I've long suspected grasshoppers had a mental edge over us, and they've proven it once again. All of us urban city-dwellers have had our fair share of trouble hearing conversational tidbits from an alluring member of the opposite sex over the roaring traffic. Grasshoppers are no different, so they changed their courting songs to deal with the rumble of city life.
Researchers from Bielefeld University caught 188 male bow-winged grasshoppers and got them all hot and bothered with some female grasshoppers. They started playing their own personal versions of Marvin Gaye, and lo and behold, the songs from roadside grasshoppers were different from those rural-dwellers.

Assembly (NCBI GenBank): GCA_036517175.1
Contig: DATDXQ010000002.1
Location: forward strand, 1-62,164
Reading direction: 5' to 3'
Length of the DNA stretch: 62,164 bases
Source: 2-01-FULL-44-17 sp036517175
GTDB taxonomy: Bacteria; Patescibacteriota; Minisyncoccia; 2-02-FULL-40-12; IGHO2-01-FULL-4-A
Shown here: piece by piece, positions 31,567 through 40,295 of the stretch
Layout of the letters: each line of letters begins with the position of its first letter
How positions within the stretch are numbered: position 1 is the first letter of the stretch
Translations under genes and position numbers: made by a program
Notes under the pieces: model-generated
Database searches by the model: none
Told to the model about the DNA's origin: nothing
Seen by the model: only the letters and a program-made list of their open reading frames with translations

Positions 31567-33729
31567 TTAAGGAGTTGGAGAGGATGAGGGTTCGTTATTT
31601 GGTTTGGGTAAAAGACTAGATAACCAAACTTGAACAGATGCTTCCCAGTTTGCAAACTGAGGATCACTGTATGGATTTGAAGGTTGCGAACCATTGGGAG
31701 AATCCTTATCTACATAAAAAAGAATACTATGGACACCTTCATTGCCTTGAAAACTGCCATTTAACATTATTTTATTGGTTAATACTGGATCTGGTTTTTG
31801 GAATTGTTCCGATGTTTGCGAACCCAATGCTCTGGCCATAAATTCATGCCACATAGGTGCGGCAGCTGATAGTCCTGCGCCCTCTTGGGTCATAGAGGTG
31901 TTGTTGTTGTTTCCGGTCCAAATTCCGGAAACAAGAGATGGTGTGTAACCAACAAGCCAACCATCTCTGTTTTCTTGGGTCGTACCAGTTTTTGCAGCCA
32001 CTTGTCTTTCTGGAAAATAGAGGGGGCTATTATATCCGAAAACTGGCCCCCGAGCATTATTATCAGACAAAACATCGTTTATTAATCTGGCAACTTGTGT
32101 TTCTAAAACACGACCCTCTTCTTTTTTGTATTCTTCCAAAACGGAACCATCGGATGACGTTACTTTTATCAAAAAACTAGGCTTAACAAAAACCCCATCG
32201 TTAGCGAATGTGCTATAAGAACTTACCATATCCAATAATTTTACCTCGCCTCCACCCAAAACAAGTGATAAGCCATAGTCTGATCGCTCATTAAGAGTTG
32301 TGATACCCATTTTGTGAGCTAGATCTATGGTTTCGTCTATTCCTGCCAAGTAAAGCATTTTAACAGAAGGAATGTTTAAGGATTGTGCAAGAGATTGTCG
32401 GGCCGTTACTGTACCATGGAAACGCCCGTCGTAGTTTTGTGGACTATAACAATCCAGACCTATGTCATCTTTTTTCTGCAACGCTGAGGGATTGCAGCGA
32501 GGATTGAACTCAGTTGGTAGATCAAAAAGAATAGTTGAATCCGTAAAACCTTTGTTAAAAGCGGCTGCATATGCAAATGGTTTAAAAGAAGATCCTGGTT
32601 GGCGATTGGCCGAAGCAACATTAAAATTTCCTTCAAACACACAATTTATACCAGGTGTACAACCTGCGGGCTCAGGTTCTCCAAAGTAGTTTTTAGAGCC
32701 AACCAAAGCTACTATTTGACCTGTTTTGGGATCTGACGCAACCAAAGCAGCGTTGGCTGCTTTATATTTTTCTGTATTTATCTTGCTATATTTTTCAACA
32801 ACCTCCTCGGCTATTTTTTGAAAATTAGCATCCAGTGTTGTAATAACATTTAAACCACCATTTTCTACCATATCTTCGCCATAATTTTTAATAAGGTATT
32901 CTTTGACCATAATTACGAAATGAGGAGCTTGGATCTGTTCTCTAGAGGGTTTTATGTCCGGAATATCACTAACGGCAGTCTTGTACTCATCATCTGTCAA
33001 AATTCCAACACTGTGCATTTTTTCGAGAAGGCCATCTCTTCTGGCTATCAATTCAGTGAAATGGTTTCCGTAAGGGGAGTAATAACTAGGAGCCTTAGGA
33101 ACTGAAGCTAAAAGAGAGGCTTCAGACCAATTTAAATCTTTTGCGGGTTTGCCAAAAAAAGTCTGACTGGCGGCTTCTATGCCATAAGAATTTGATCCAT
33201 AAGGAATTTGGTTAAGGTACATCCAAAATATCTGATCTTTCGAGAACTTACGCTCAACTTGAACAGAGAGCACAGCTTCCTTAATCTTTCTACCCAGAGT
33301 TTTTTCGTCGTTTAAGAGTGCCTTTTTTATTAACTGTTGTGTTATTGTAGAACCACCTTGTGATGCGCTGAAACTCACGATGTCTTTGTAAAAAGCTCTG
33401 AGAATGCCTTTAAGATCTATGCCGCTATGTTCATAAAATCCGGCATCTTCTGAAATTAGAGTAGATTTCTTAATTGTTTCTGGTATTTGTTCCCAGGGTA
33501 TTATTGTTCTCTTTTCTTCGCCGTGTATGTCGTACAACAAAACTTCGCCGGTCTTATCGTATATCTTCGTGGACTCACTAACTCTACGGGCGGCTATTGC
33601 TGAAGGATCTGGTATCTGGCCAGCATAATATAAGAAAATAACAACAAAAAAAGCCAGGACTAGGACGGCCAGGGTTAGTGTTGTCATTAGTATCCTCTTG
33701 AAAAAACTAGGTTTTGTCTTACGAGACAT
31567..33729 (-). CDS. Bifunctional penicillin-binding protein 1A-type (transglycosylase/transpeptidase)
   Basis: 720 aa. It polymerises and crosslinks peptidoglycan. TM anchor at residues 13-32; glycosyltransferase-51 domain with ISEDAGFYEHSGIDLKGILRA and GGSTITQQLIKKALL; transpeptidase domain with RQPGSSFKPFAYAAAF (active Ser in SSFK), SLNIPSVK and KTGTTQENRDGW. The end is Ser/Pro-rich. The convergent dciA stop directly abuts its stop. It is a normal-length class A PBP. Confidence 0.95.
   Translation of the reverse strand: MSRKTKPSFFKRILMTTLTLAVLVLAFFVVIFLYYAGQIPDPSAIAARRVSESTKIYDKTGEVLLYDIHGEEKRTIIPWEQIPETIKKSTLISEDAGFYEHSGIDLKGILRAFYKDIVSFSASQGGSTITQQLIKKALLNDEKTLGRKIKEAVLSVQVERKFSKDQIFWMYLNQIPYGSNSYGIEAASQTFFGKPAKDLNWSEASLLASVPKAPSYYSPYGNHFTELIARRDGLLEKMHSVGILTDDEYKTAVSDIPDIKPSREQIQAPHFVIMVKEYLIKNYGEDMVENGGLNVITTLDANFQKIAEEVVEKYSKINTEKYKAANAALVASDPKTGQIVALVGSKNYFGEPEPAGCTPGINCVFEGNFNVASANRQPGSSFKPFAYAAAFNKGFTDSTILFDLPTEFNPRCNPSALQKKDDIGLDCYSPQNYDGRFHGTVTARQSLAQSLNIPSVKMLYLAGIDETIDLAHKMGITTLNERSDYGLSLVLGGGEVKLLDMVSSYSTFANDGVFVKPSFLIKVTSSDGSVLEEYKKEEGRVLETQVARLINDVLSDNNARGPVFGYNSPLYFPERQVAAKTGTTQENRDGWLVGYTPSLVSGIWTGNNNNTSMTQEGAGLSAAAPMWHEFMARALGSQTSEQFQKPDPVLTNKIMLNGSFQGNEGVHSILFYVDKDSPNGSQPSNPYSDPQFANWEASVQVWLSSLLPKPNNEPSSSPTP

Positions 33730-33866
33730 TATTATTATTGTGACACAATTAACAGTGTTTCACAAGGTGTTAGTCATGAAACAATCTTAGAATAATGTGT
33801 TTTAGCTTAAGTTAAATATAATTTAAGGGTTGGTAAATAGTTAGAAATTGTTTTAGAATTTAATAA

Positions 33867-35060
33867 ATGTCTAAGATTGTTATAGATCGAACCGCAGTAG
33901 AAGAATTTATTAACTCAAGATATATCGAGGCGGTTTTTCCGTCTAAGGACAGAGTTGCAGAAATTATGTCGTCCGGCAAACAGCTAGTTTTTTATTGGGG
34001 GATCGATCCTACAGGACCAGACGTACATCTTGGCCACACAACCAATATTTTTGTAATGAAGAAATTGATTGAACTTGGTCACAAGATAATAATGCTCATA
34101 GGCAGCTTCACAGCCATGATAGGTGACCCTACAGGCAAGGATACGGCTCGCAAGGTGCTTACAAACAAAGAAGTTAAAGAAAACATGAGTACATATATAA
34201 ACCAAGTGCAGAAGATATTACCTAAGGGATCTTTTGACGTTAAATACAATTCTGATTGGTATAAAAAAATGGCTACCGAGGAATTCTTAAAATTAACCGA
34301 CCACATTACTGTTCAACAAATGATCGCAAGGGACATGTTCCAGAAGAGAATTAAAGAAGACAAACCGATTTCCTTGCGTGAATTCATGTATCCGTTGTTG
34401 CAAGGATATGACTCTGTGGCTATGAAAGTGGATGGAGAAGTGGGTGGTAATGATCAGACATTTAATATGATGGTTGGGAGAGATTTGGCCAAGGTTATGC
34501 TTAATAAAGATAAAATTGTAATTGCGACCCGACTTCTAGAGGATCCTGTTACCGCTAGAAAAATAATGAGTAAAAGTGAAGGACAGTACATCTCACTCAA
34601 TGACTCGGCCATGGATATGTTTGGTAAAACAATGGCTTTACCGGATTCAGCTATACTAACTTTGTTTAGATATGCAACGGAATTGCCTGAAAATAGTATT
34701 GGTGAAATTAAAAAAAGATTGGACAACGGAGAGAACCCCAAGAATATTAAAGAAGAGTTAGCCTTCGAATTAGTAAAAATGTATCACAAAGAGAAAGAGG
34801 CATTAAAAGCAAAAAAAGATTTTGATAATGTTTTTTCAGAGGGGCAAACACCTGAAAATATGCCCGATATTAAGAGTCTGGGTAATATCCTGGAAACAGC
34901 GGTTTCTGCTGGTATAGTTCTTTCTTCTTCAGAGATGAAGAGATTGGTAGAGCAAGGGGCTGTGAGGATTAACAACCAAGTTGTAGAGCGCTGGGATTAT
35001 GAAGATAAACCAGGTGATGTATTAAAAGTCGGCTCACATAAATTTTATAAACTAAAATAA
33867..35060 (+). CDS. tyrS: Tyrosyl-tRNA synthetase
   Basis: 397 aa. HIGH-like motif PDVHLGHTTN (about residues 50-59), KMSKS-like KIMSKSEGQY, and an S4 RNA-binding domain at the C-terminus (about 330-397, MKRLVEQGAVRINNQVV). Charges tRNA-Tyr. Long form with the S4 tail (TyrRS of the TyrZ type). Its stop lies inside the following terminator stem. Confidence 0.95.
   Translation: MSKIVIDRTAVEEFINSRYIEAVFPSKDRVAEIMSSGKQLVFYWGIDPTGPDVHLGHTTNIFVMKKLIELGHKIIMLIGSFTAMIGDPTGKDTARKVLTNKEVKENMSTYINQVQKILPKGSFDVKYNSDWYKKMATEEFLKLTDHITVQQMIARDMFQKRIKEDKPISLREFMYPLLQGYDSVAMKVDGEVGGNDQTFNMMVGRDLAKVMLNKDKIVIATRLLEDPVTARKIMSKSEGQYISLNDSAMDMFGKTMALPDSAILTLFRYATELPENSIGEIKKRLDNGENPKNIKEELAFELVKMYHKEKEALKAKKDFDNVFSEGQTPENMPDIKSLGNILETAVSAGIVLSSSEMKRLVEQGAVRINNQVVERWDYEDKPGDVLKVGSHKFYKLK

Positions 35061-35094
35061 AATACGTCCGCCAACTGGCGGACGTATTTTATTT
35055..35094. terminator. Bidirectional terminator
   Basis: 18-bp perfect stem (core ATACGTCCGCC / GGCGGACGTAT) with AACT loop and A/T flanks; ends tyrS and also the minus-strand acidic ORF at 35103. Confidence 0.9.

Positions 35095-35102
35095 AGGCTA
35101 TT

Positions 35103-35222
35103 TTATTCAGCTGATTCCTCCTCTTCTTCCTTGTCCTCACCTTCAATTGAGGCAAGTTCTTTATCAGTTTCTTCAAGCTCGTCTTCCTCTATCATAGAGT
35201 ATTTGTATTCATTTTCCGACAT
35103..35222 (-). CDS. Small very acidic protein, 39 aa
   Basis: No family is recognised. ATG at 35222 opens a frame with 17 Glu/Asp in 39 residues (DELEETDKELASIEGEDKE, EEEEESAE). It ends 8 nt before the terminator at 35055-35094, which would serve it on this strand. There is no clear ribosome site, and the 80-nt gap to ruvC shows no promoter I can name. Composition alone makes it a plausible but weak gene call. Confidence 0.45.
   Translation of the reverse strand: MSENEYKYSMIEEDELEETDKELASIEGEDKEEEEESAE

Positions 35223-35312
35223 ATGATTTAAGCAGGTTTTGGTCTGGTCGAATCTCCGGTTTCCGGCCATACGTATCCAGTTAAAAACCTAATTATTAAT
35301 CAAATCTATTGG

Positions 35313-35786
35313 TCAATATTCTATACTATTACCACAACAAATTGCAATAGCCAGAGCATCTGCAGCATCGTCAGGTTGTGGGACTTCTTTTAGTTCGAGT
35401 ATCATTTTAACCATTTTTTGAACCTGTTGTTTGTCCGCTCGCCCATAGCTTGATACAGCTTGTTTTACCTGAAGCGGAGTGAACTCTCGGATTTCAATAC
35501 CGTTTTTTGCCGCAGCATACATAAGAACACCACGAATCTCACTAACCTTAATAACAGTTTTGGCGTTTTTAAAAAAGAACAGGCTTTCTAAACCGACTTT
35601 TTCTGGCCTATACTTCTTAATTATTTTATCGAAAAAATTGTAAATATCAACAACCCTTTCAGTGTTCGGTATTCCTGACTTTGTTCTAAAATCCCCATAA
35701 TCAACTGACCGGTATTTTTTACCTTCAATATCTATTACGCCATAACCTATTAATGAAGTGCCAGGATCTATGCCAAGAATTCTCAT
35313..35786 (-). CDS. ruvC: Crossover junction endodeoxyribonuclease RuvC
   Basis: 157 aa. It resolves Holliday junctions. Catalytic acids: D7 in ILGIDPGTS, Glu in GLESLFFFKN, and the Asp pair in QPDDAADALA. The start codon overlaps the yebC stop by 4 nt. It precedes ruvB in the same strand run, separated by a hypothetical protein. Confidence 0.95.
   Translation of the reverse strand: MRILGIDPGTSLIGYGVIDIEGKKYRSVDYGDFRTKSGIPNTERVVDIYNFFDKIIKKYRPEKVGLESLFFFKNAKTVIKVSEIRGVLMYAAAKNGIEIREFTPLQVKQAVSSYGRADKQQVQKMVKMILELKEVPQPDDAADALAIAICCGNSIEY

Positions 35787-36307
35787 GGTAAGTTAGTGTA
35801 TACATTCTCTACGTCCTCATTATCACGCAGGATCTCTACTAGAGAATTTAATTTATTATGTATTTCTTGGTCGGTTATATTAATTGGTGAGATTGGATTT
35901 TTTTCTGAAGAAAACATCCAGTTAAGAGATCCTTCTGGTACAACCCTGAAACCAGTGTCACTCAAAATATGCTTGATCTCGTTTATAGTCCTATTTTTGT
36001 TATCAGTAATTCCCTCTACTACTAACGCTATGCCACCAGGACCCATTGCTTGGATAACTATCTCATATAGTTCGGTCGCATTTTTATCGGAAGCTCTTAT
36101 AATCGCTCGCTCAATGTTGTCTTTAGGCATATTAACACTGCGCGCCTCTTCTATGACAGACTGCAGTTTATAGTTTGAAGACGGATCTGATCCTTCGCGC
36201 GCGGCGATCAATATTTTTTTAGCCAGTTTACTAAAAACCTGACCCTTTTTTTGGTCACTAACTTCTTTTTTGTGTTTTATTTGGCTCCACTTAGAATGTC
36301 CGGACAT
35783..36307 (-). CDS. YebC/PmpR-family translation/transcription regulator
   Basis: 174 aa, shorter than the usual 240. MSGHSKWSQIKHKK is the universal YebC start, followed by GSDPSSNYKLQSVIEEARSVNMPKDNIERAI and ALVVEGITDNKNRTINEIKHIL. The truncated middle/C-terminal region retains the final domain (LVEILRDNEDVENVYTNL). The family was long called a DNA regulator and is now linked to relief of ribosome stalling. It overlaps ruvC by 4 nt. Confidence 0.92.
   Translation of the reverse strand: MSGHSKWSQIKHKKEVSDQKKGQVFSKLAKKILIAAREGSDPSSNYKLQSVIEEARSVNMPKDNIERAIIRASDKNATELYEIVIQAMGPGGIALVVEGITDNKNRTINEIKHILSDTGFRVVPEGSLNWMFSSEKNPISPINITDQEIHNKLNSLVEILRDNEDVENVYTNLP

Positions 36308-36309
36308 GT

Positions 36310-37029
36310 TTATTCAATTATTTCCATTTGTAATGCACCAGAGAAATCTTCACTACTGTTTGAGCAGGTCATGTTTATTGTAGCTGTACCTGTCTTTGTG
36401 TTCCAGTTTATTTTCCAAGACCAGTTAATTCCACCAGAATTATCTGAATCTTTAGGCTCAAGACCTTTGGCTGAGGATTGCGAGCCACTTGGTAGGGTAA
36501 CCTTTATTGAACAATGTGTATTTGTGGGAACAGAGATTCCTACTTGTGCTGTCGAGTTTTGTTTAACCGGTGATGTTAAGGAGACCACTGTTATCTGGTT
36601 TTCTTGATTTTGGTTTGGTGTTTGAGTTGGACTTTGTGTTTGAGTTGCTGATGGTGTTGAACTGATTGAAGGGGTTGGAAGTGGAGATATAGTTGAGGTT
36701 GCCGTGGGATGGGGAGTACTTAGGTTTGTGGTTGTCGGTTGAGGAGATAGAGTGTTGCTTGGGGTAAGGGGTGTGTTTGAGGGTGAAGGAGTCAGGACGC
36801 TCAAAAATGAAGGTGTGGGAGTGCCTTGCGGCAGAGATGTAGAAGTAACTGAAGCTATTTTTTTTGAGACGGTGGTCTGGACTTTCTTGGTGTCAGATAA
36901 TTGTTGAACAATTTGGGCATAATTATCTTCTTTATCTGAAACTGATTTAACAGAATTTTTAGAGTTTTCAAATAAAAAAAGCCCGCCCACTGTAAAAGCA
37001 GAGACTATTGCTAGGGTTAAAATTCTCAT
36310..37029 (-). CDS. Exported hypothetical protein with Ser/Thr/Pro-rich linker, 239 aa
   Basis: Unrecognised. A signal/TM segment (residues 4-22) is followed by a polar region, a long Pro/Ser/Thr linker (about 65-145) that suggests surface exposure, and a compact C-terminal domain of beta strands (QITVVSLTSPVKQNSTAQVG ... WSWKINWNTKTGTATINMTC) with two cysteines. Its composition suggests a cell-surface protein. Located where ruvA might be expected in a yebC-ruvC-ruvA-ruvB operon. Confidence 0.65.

"Bow-winged grasshoppers produce songs that include low and high frequency components. We found that grasshoppers from noisy habitats boost the volume of the lower-frequency part of their song, which makes sense since road noise can mask signals in this part of the frequency spectrum," said study leader Ulrike Lampe.
Knowing this, the researchers plan to find out if these changes in song come at the larvae stage or if older grasshoppers pick up the old electric amp and start blasting their tunes over traffic.